Energy Efficient Homes - It's the Key to Energy Savings
February 20, 2015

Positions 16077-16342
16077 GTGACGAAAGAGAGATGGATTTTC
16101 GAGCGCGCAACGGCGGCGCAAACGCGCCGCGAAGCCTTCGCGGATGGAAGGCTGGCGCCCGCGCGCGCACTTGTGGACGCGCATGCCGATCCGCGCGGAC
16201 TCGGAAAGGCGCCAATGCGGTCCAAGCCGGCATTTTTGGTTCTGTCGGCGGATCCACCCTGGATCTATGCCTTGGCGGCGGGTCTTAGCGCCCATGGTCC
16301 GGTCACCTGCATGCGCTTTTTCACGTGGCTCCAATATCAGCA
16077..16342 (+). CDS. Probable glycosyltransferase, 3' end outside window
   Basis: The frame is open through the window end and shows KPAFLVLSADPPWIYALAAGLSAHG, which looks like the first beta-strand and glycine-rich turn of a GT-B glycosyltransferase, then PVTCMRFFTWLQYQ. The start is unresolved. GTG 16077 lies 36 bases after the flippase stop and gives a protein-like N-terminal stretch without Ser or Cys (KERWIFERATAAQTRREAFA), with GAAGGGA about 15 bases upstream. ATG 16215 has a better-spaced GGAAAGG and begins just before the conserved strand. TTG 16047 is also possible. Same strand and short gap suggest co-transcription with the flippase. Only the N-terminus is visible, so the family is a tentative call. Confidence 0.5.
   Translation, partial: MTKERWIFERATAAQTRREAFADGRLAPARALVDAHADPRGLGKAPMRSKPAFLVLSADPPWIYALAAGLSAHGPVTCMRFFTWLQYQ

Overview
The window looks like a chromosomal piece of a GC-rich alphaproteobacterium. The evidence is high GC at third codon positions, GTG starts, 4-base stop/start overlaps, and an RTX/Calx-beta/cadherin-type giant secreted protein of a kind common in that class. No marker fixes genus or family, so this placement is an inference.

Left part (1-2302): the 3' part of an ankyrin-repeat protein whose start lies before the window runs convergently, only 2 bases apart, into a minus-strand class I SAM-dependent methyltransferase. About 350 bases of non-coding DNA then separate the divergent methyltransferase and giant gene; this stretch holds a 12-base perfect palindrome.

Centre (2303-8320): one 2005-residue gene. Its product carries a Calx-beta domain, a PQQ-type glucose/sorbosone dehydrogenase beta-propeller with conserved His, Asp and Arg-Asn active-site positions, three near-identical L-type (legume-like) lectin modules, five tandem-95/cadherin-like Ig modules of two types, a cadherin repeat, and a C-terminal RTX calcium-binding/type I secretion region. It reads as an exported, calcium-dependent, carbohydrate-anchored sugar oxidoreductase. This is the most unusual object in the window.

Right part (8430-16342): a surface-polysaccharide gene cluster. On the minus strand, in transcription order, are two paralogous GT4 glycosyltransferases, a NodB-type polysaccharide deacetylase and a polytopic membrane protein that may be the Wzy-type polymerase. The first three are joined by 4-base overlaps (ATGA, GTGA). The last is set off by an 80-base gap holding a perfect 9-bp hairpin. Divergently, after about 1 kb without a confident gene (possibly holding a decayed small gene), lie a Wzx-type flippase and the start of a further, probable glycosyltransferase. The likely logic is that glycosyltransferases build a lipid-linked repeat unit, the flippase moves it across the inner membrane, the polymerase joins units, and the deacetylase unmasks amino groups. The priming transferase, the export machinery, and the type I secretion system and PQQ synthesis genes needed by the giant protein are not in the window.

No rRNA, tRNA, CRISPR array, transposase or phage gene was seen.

We hear the buzzwords all the time - the energy efficient home. But what does it really mean? Energy efficiency (in a residential home or a building structure) is about the effective control of airflow, heated air, cooled air and moisture. Industry professionals refer to the indoor environment as a "system", where various components work together and contribute to the indoor "climate". Energy efficiency is optimized when the "system" is working well - when the interchange of indoor air and outdoor air is managed effectively. The whole idea behind managing airflow from season to season is to achieve positive results. One positive result is to reduce energy consumption and therefore save money. Another is to create a balanced indoor environment that provides maximum comfort for occupants and/or residents. Indeed, as our lifestyle needs and demands have changed over the years, so has our desire to enhance our indoor environment. The bigger question, of course, is how to go about improving the "system" and the components that are involved. For the professional, indoor environments are wholly dependent on the various components that make up the "system": the exterior weather barrier; the indoor air and moisture barrier; the thermal barrier (existing insulation); the heating, ventilation and cooling system (HVAC); the thermal windows; and even the hot water tank. The thing is, not every home or building incorporates components that are working efficiently on their own, let alone in tandem with the others. Needless to say, the objective is to optimize the "system". Whether it's for new construction, a renovation, or a retrofit, energy efficiency is very reliant on proper ventilation. Proper ventilation will allow stale indoor air to be removed, and allow fresh outdoor air to fill the indoors. Today's modern, high efficiency HVAC systems (heating, ventilation, and air conditioning) are designed to deliver proper ventilation, and provide a well-balanced and comfortable indoor environment from one season to the next. But still, the HVAC system is only one component - everything else must also be in sync. For older homes that aren't energy efficient (and want to be), an energy audit is an ideal place to start. A professional audit will highlight the home's weaknesses and evaluate the areas that require improvement. A good audit will also illustrate the difference between current levels of performance and potential levels of performance (after upgrades have been made). Every upgrade will contribute in some way to energy efficiency, and will result in cost savings. The trick is to do it right the first time - it makes for better outcomes. When it comes to upgrading, making the home airtight is a top priority. This can be followed up with enhanced insulation, which in itself boosts R-Value wherever installed. Upgrading an older HVAC system to high efficiency (sometimes rated as Energy Star) makes a big difference in terms of efficient energy usage as well as improved ventilation. Even upgrading a hot water tank (or system) can save energy - a high efficiency unit translates into obvious cost savings around the year. Again, it's all about individual components working together.